I have mixed feelings about French desserts. Tarts I adore, but I’m indifferent to many of the pastries. Maybe it’s because I’m not a big fan of pastry cream and whipped cream. There are plenty of French sweets I’d never met before. Over the past couple of years, making more French recipes, I’ve started to have a new appreciation for little French cakes.
The past two challenges for Cook the Book Fridays have been for little cakes. Both are rich from butter, but in counterpoint, are not too sweet.
The first one, financiers, are little almond cakes with browned butter. They taste nutty from almond flour and the browned butter. The French have a special mold for baking these, but I used mini-muffin pans. These baby cakes are simple to mix up and are a good way to use up extra egg whites. And they taste good too!
The other little cakes I made were madeleines. The batter is also simple to make, but these require a special pan. I had more trouble with these. In the past, I’ve chilled the batter, but this time, the recipe just said to let it rest (at room temperature, I assumed). The molds are supposed to be filled just three-quarters. The imprints are so shallow, it’s hard to judge. I used my smallest cookie scoop, but it was a bit too much. The cakes rose and touched their neighbors. Not the way it’s supposed to work. There was some extra batter, so I chilled it overnight, and tried again.
Round 2, I was more careful about filling the molds, erring on the side of underfilled. That worked much better, though my pan-buttering technique had some shortcomings. The cakes stayed inside the expected boundaries, but most of them stuck to the pan. When they finally came out, they were NOT pretty. I had brushed the mold with melted butter, but I think I should have smeared it around with a paper towel for better coverage.
Even though their appearance was lacking, these baby cakes tasted lovely. I liked the subtle flavor of honey – just a touch, not cloying at all.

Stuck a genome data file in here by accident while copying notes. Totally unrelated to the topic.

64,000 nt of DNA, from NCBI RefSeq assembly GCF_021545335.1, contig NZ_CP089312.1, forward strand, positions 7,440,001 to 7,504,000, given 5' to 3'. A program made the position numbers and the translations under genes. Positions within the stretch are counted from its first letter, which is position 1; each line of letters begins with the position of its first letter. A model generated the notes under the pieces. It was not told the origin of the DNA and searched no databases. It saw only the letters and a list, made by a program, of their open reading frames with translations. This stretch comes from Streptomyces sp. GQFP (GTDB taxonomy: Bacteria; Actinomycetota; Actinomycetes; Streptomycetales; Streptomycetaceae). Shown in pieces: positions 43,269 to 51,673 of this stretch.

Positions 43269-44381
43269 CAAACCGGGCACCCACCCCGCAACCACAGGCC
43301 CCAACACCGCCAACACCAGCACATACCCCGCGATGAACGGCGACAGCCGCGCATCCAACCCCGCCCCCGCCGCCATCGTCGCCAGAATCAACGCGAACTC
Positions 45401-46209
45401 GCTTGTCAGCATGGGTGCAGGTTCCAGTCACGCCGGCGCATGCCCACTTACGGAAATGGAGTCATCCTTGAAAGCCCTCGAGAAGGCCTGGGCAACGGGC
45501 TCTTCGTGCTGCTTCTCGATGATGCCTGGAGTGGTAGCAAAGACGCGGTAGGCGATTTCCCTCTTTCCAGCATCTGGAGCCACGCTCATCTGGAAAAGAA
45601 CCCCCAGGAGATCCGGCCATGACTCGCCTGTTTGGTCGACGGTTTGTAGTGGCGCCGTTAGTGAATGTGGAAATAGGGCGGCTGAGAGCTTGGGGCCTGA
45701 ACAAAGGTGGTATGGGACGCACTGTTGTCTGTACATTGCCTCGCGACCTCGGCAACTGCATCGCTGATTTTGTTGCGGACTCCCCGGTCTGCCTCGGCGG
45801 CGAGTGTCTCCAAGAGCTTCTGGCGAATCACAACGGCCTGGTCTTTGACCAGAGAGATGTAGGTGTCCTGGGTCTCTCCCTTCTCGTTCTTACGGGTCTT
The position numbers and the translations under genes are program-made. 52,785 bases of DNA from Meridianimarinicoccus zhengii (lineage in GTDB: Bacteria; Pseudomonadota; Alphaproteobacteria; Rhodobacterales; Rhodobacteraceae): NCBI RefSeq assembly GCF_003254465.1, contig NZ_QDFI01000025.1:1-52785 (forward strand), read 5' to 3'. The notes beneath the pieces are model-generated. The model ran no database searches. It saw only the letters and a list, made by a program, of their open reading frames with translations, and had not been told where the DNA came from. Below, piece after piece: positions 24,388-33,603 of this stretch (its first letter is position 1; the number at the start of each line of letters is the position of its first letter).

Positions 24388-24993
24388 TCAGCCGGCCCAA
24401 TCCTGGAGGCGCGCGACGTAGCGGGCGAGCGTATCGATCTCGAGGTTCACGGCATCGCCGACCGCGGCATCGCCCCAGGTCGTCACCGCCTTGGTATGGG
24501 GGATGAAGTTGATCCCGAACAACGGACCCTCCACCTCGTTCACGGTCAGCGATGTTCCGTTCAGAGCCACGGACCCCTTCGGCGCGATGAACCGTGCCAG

I’d be confident in whipping up some financiers any time, but the madeleines will need more practice.
If you want to try yourself, you’ll find the recipe for financiers on page 268 of David Lebovitz’s My Paris Kitchen and the recipe for madeleines on page 274. My friends’ reviews for financiers can be found here and for madeleines here.
Boston people: I have something you must check out this month. Last week I went with some friends to check out some of Fujiko Nakaya’s fog sculptures on the Emerald Necklace. At 5 different locations, special misting nozzles create fog that rolls through the landscape. It’s hard to describe, but it’s quite magical. Fog x FLO is a special exhibit in honor of the Emerald Necklace Conservancy’s 20th anniversary. It runs through the end of October. Find all the details here.
Madeleines. Little French cakes, that I’ve made just twice before, using Dorie Greenspan’s recipes. The perfect accompaniment to tea. The first time I made madeleines, they were honey-spiced. The second time they were brown butter-vanilla.
The recipe challenge for Cook the Book Fridays this week is sort of combination of these predecessors. David Lebovitz’s Buckwheat Madeleines has the distinct flavors of brown butter (love the nuttiness) and dark honey (I used buckwheat). These ingredients are layered on a buckwheat batter, adding to the earthiness. Finally, cocoa nibs provide a little crunch and a hint of chocolate flavor. What a lovely package!
I liked that David’s recipe used all egg whites. I looked at other madeleine recipes, and they all called for whole eggs. I’m always looking for delicious ways to use up egg whites. I suspect that I could use egg whites in place of whole eggs in other madeleine recipes. That’s a trick I’ll remember.
This recipe made A LOT of madeleines. I have a regular pan and a mini-madeleine pan. I unintentionally overfilled the molds, but there was lots of batter left over after filling both pans. Certainly, I could have made half the batter and had plenty of madeleines.
My madeleines didn’t have the ideal shape because I overfilled them, but they still tasted good.
I brought them to a garden club activity to share with the ladies. They were a hit.
You should try these. They are so simple to fix up. You can find the recipe here. It’s also on page 270 of David Lebovitz’s My Paris Kitchen. See what my blogging friends thought by following their links.